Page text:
GIT - configuration


Is it possible to use include statements in .gitconfig ?

Yes, this is possible since Git 1.7.10 :
	path = path/to/the/other/gitConfigurationFile
This comes with some instructions :
  • the expansion of $HOME is not supported
  • ~ is supported since Git
  • relative paths are relative to the file having the [include] statement
  • chaining [include]s is permitted
  • files not found are silently ignored. To make sure files were actually included, list all your git settings with git config --list


	email	=
	name	= Thomas ANDERSON

	template = ~/.gitCommitTemplate

	# Use better, descriptive initials (c, i, w) instead of a/b (source) :
	#	c : 'Commit' (most often: HEAD)
	#	i : 'Index' (aka: staging area)
	#	w : 'Working directory'
	mnemonicPrefix = true
	colorMoved = blocks

	conflictStyle = diff3

	a	= add
	ap	= add --patch
	b	= branch
	co	= commit
	cane	= commit --amend --no-edit

	d	= diff			# highlight differences (at line level) with green/red and +/-
#	d	= diff --color-words	# highlight differences (at word level) with green/red but without +/-
					# NB : a 'word' is anything but whitespaces, so '--color-words'
					# may show nothing (ignoring whitespaces) while 'git status' list some changed files.

	ds	= diff --staged

	l	= ls-files
	l1	= log --oneline
	lf	= log --name-status
	lg	= log --all --graph --abbrev-commit --decorate --date=iso --format=format:'%C(yellow)%h%C(reset) %C(white)%s%C(reset) %C(blue)%an%C(reset)%C(bold yellow)%d%C(reset) %C(magenta)(%ad)%C(reset)'
	# (source)

	s	= status --untracked-files=no

	# show root dir of the current repository
	showrootdir	= rev-parse --show-toplevel
	srd		= showrootdir

	# count commits (yesterday / today / total) (inspired by)
	cc = "!f() { yesterday=$(date --date 'now -1 days' +'%a %b %-d ..:..:.. %Y'); today=$(date +'%a %b %-d ..:..:.. %Y'); nbCommitsYesterday=$(git log | grep -Ec \"$yesterday\"); nbCommitsToday=$(git log | grep -Ec \"$today\"); nbCommitsTotal=$(git rev-list HEAD --count); echo \"yesterday/today/total\n$nbCommitsYesterday/$nbCommitsToday/$nbCommitsTotal\" | column -s '/' -t; }; f"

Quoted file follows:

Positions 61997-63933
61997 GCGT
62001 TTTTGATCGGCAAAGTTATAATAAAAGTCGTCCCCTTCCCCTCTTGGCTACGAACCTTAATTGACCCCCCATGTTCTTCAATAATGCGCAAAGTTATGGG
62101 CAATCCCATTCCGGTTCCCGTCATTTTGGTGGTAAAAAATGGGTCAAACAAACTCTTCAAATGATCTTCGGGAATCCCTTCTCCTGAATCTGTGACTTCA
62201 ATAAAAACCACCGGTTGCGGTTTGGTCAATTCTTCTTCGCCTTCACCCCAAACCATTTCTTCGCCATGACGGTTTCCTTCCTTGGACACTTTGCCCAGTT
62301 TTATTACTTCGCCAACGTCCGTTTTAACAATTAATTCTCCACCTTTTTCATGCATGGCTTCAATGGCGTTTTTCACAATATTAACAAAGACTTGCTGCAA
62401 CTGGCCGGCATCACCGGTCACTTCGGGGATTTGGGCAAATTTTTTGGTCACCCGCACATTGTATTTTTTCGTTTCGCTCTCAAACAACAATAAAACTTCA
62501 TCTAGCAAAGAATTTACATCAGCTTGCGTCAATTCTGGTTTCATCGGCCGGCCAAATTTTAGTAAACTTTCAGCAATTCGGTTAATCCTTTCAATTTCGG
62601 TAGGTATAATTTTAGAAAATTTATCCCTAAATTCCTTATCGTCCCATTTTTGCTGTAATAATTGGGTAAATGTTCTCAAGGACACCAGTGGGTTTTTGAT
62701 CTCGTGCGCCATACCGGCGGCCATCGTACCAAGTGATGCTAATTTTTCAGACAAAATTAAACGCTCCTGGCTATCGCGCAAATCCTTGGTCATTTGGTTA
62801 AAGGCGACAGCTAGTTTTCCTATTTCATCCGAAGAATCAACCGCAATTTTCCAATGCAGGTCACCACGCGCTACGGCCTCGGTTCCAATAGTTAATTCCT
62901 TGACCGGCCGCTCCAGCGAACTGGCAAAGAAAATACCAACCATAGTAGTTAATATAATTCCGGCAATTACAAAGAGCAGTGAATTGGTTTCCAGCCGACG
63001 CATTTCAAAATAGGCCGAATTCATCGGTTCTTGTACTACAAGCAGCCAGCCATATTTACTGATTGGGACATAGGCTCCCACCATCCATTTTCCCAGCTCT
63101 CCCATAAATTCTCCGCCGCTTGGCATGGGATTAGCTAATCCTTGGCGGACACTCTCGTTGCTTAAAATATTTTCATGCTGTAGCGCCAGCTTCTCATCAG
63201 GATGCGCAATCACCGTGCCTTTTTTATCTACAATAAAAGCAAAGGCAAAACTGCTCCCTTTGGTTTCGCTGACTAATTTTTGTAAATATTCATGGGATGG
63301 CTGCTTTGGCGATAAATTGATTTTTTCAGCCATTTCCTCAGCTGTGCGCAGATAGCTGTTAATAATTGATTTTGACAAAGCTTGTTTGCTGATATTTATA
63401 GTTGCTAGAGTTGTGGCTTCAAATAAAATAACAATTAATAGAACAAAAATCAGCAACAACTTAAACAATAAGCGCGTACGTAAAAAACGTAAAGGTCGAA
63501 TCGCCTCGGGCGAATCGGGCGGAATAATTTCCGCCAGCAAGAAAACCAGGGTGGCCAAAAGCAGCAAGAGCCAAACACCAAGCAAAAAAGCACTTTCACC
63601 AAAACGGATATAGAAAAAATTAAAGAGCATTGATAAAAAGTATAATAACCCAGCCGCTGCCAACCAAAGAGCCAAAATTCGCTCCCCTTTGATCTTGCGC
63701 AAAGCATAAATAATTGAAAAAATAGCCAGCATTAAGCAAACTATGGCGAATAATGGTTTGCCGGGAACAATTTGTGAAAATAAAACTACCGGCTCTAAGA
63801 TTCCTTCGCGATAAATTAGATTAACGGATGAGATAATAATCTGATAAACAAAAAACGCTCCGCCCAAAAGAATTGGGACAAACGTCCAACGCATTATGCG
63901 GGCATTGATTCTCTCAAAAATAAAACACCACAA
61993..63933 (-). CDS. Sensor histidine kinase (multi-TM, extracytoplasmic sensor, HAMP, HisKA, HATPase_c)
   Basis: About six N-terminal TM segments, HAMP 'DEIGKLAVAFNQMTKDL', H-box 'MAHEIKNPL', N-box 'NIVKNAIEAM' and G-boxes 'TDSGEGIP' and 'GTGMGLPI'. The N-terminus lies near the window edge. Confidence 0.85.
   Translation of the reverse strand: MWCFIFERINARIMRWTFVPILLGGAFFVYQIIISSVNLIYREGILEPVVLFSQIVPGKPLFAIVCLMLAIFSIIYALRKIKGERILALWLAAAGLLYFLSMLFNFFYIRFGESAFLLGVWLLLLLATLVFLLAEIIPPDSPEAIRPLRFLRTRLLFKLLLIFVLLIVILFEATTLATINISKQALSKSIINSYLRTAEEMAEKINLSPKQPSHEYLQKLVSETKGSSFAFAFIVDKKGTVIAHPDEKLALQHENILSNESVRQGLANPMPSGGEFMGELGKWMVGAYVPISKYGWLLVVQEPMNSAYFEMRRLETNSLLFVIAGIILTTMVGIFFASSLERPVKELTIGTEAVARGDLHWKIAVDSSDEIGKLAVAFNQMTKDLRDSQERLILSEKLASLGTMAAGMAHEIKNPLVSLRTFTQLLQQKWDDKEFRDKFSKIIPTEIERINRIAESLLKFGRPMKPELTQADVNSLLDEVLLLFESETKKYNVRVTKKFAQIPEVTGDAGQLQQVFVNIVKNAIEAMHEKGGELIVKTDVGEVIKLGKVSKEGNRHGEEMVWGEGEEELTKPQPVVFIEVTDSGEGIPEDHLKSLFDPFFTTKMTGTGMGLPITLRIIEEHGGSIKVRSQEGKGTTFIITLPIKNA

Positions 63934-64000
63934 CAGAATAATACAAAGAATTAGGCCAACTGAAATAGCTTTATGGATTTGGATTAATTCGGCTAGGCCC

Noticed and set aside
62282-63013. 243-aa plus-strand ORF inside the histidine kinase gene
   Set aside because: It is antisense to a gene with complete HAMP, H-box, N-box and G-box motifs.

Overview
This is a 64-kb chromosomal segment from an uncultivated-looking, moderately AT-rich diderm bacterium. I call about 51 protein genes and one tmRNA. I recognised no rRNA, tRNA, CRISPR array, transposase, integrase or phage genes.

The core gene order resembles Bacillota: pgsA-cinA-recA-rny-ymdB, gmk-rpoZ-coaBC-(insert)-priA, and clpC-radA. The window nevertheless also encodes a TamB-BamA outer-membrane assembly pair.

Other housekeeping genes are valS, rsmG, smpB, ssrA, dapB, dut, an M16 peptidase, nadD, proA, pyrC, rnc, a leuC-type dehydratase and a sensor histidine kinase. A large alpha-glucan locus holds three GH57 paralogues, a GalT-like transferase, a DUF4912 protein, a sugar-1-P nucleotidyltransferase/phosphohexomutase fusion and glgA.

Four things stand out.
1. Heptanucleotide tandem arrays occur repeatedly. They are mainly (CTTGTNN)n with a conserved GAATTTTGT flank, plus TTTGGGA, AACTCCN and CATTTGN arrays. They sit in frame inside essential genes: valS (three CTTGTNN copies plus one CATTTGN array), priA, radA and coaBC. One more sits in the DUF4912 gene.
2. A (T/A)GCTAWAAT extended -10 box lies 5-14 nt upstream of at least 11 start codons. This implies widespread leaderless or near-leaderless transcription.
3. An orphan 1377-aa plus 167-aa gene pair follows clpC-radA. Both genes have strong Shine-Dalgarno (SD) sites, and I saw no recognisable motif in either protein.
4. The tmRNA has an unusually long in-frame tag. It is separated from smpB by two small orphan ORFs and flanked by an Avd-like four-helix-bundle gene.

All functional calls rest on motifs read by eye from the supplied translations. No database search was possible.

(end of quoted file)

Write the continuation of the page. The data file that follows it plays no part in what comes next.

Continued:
# squash commits, quicker than 'git rebase -i HEAD~n' (defaults to 'HEAD~2' if number not specified)
	squash = "!f() { git rebase -i HEAD~${1:-2}; }; f"
	sq	= squash

	rebase = true	# turn "git pull" into "git pull --rebase" automatically
			# (i.e. "git pull" = "git fetch" + "git merge origin/master")
			# This produces a linear history (my commit came after all commits that were pushed before it,
			# instead of being developed in parallel). It makes history visualization much simpler and git bisect easier to see and understand.

	branch	= auto
	diff	= auto
	status	= auto

[color "diff"]	# available colors + attributes
	new = bold green
	old = bold red
	newMoved = dim green
	oldMoved = dim red

	helper = cache --timeout=3600

Use a template for better commit messages

Good commit messages are important because we tend to use them to describe (which is exactly what git diff is for) instead of explaining why we made those changes, which can not be read in the code.
To keep this in mind at the time of writing a commit message, let's setup a template !
  1. create the template file : touch ~/.gitCommitTemplate
    You can name and store it the way you like : you'll have to specify its path+name to register it at the end .
  2. define your own template. For inspiration, here is my current template.
  3. register it :
    • git config --global commit.template ~/.gitCommitTemplate
    • OR: append to ~/.gitconfig :
      	template = /home/bob/.gitCommitTemplate
  4. Enjoy


.gitignore is used to list : that we don't want Git to track.

Syntax rules :

Let's go with a commented example, since :
An example is worth 1000 words.
					blank lines can be used for readability
# exclude LaTeX .aux files		lines starting with a # are comments

# include ".*aux$" directories		I explain what I mean with regex, but these are not supported here 
!*aux/					! negates the corresponding rule (i.e. includes the matched files)